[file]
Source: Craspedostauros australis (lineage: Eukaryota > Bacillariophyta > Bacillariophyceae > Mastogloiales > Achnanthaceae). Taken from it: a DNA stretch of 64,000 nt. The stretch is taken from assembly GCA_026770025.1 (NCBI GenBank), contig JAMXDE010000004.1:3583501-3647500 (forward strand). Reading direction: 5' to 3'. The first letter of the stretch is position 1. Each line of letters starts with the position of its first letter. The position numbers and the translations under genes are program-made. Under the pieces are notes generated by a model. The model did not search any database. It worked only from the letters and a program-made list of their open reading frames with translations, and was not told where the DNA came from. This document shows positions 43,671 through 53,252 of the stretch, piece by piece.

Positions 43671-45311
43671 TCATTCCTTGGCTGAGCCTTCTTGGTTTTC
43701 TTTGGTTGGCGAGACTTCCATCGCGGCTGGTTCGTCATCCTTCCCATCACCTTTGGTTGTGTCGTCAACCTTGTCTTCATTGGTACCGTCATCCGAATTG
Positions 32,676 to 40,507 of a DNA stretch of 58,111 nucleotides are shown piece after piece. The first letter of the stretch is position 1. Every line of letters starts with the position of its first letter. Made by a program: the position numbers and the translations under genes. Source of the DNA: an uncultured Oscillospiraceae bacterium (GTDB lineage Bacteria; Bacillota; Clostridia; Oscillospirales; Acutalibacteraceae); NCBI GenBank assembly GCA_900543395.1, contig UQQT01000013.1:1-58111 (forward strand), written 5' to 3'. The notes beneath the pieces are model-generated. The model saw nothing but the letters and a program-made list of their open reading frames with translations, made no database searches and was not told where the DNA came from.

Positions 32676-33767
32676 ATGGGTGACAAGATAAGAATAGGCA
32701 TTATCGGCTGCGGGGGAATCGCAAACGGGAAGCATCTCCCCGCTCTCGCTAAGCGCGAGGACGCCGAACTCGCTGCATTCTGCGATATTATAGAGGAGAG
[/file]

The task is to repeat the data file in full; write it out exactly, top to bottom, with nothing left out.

Source: Craspedostauros australis (lineage: Eukaryota > Bacillariophyta > Bacillariophyceae > Mastogloiales > Achnanthaceae). Taken from it: a DNA stretch of 64,000 nt. The stretch is taken from assembly GCA_026770025.1 (NCBI GenBank), contig JAMXDE010000004.1:3583501-3647500 (forward strand). Reading direction: 5' to 3'. The first letter of the stretch is position 1. Each line of letters starts with the position of its first letter. The position numbers and the translations under genes are program-made. Under the pieces are notes generated by a model. The model did not search any database. It worked only from the letters and a program-made list of their open reading frames with translations, and was not told where the DNA came from. This document shows positions 43,671 through 53,252 of the stretch, piece by piece.

Positions 43671-45311
43671 TCATTCCTTGGCTGAGCCTTCTTGGTTTTC
43701 TTTGGTTGGCGAGACTTCCATCGCGGCTGGTTCGTCATCCTTCCCATCACCTTTGGTTGTGTCGTCAACCTTGTCTTCATTGGTACCGTCATCCGAATTG
Positions 32,676 to 40,507 of a DNA stretch of 58,111 nucleotides are shown piece after piece. The first letter of the stretch is position 1. Every line of letters starts with the position of its first letter. Made by a program: the position numbers and the translations under genes. Source of the DNA: an uncultured Oscillospiraceae bacterium (GTDB lineage Bacteria; Bacillota; Clostridia; Oscillospirales; Acutalibacteraceae); NCBI GenBank assembly GCA_900543395.1, contig UQQT01000013.1:1-58111 (forward strand), written 5' to 3'. The notes beneath the pieces are model-generated. The model saw nothing but the letters and a program-made list of their open reading frames with translations, made no database searches and was not told where the DNA came from.

Positions 32676-33767
32676 ATGGGTGACAAGATAAGAATAGGCA
32701 TTATCGGCTGCGGGGGAATCGCAAACGGGAAGCATCTCCCCGCTCTCGCTAAGCGCGAGGACGCCGAACTCGCTGCATTCTGCGATATTATAGAGGAGAG